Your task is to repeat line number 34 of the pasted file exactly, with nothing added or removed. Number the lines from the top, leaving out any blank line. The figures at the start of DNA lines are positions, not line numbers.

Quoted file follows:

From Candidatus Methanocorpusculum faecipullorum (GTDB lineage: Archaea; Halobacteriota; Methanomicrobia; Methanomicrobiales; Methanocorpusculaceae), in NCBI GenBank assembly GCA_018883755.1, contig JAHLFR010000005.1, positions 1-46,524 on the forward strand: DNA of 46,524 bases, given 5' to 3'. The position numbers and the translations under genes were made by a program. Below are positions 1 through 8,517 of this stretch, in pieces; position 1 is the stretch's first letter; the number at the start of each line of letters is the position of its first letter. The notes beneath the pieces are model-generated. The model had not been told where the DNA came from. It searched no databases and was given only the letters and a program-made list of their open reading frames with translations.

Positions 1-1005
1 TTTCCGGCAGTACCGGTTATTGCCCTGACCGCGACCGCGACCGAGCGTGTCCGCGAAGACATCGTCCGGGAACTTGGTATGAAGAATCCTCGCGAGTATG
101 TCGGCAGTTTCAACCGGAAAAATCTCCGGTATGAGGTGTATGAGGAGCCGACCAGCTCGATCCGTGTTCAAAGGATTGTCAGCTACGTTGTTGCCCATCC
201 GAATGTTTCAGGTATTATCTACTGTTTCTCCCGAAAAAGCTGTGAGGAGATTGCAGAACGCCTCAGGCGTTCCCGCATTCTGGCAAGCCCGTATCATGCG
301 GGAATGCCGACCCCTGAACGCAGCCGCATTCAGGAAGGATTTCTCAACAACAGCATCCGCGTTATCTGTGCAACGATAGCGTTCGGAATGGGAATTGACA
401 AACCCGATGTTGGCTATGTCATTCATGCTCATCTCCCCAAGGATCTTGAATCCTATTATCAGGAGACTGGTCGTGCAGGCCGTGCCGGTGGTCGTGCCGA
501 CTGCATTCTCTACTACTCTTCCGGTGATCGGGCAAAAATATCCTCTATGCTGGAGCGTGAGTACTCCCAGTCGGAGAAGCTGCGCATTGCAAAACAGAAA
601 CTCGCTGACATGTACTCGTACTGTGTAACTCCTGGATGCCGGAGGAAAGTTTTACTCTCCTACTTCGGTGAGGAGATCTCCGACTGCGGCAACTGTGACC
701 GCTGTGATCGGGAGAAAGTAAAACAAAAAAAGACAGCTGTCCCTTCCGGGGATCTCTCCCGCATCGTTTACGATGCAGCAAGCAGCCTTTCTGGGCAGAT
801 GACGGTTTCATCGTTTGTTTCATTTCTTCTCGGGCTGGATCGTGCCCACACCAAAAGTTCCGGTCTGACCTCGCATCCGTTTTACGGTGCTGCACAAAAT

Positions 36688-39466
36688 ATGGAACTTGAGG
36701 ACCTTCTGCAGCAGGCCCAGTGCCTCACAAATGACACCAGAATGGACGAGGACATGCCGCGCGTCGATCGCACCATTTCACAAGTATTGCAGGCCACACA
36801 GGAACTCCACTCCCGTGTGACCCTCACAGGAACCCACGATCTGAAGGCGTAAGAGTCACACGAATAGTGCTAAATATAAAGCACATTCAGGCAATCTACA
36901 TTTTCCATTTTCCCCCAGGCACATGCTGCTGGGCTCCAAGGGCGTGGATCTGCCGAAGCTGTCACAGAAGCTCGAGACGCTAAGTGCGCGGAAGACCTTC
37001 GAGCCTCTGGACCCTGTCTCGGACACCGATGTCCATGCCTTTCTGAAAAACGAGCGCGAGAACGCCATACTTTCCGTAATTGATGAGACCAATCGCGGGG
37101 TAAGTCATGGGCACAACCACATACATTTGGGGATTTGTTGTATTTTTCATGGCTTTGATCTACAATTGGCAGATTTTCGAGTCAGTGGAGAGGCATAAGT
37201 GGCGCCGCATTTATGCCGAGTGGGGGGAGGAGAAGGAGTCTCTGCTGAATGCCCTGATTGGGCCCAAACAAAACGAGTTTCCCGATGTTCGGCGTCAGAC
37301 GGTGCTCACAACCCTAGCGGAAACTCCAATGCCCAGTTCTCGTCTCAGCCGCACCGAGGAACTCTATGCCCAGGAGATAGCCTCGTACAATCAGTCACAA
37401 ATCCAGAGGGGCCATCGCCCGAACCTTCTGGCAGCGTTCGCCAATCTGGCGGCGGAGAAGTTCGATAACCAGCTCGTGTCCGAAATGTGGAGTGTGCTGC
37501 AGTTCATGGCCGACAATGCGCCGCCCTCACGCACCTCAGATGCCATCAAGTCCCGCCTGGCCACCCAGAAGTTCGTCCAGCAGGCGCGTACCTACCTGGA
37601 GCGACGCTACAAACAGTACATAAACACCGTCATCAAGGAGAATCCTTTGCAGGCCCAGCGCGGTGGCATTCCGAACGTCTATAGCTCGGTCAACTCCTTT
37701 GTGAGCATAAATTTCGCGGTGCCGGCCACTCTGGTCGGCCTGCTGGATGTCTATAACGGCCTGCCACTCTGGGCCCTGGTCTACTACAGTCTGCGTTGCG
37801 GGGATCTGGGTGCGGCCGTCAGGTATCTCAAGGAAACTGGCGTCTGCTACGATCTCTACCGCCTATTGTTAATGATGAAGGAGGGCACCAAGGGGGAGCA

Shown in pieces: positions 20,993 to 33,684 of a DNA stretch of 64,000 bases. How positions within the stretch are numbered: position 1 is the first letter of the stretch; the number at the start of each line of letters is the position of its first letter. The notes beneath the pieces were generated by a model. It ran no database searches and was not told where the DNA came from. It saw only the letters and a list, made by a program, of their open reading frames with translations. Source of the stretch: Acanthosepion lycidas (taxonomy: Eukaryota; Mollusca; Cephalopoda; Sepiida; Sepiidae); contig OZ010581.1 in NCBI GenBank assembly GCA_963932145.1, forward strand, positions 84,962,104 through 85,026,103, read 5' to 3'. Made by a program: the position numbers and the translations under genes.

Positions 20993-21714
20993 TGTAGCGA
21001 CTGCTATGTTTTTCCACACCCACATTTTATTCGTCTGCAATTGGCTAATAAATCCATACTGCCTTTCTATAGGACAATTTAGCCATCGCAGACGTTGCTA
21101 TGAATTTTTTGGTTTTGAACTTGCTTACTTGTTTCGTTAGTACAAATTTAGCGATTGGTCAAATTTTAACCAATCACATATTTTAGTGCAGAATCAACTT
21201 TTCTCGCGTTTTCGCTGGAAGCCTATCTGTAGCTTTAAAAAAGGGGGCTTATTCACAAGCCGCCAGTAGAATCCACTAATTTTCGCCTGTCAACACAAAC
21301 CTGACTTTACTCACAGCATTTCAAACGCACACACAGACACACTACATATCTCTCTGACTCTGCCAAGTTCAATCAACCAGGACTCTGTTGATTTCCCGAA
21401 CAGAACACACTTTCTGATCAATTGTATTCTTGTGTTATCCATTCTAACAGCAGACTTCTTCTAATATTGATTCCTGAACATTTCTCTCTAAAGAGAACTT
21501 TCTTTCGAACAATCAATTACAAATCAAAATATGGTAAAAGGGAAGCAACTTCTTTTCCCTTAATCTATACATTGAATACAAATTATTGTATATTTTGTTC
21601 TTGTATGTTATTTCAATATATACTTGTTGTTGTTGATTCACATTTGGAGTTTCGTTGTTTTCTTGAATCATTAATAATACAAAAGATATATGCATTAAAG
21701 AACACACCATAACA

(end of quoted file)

21501 TCTTTCGAACAATCAATTACAAATCAAAATATGGTAAAAGGGAAGCAACTTCTTTTCCCTTAATCTATACATTGAATACAAATTATTGTATATTTTGTTC